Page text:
What is hospice end of life care?

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Answered by: Zara, An Expert in the Hospice Basics Category
Hospice end of life care is a specific set of services for people who are near the end of their life. The goal of hospice is to provide people with the care to allow them to die pain-free and with dignity. Hospice care focuses on symptom management and pain management rather than on curative treatment. The hospice care model involves a team approach including medical and nursing care, as well as spiritual and emotional support for the family.

Hospice end of life care is generally provided in the patient's home. Many people prefer to die at home surrounded by loved ones, instead of in the hospital. Hospice is a way to support that goal. If the family is unable to take care of their loved one in the home, hospice care may take place in a nursing home, hospice center or hospital. Hospice services are covered under Medicare, Medicaid and most private insurance, although care facilities may not be covered.

Hospice care is started when a healthcare provider makes a referral for a patient. Generally, the provider expects that the person is in their last 6 months of life. Sometimes hospice care is not started until days before a person dies. Once you go on hospice, you may go off of hospice, if you decide you want to receive further treatment. Some people go on hospice and end up living much longer than was expected. Sometimes people do not start hospice care until the last days of their life. Hospice care can provide much greater support when it is started earlier.

The hospice care team consists of a person's own healthcare provider, the hospice physician, nurses, home health aides, social workers, clergy, volunteers and others. The majority of care to the patient is provided by the family at home or by a care facility if that is where a person is living. The doctors or health care providers give medication orders to keep the person free from pain, nausea and other complaints, like breathing difficulty. Hospice nurses check in daily or weekly to assess how the patients are doing and if they need changes to their orders or care. Hospice nurses are also on call 24/7 to answer any questions or to come check on the patient. Social workers assist with getting needed supplies and resources for the patient, such as a hospital bed or financial assistance. Clergy and counselors are available to provide support to terminally ill individuals and their families. Bereavement support for families continues even after a loved one's death. Volunteers are available to spend time with the patient: listening to their history, helping them with bucket list tasks, or just sitting and being present.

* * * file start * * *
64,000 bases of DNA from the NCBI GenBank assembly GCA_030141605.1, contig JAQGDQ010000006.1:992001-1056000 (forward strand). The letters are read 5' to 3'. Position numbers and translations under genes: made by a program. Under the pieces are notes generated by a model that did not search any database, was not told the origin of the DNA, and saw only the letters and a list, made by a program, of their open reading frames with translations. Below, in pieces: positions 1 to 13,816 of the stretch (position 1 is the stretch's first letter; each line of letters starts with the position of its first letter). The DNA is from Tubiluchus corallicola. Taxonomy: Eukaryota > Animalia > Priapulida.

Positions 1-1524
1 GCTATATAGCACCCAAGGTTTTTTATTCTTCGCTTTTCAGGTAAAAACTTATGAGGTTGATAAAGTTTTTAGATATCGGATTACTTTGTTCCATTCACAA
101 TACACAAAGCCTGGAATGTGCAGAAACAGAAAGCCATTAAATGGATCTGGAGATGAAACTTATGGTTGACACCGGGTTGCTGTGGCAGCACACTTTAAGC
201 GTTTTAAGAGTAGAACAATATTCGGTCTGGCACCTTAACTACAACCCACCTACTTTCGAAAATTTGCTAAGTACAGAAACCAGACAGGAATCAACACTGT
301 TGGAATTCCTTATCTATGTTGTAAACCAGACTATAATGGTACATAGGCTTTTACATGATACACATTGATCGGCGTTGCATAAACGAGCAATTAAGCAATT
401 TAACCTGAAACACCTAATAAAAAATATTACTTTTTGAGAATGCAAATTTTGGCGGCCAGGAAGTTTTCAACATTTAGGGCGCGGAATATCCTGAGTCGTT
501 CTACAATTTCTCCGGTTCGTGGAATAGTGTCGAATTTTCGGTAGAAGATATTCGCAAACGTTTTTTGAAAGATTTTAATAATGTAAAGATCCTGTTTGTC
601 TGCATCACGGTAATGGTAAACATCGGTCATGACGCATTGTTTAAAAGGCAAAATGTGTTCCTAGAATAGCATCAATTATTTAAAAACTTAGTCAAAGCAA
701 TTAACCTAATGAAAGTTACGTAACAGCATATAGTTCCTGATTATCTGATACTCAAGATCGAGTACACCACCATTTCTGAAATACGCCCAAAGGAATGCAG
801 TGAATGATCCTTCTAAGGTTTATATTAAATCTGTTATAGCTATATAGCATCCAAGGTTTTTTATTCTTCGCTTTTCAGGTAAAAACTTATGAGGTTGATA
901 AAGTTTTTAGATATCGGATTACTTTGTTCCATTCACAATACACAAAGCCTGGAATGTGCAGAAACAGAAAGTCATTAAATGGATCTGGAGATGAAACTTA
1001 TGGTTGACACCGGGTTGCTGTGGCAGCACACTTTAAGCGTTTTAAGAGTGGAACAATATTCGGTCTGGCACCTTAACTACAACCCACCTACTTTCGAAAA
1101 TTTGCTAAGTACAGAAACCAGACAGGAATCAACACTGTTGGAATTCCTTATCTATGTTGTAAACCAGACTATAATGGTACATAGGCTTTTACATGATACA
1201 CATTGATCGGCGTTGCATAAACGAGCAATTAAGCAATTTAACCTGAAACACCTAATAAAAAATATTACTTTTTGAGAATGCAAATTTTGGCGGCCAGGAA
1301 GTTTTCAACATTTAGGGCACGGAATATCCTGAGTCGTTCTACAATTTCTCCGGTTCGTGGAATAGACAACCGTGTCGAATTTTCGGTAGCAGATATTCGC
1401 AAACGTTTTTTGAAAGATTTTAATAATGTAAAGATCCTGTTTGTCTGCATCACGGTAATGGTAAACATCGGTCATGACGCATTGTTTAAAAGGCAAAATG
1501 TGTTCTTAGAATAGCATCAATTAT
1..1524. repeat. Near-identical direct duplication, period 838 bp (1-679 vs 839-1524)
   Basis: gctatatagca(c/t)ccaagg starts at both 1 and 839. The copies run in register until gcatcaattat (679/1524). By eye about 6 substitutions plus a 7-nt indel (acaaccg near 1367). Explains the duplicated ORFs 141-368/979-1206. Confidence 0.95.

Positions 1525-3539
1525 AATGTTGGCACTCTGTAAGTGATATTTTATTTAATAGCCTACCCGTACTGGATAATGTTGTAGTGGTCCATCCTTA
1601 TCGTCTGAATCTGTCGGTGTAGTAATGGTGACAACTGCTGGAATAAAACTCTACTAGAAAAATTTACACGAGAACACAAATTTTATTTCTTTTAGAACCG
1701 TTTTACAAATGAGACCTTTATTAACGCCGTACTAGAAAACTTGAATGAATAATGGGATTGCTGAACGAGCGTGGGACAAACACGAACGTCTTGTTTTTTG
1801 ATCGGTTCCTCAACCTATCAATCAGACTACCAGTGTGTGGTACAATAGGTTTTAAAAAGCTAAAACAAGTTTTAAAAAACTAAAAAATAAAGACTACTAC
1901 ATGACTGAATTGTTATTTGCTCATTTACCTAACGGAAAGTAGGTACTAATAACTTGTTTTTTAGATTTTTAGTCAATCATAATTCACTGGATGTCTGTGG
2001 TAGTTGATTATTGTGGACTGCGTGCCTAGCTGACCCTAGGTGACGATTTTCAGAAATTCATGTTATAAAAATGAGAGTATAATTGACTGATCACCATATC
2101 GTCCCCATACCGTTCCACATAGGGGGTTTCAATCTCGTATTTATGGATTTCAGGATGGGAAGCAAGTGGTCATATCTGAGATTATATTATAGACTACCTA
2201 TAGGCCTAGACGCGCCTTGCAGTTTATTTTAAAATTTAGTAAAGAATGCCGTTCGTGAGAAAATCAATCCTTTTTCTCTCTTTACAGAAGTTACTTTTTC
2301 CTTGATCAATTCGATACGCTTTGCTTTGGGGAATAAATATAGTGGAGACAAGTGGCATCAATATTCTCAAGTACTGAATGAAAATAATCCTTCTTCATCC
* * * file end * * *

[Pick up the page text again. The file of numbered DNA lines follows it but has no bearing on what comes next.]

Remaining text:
Death and end-of-life is never easy. With supportive hospice care, it does not have to be something that we fear. There are friendly faces ready to answer your questions, soothe your fears, ease your pain and take excellent care of you or your loved one. Hospice care does not hasten death, it only makes the experience more comfortable, less painful and less traumatic.

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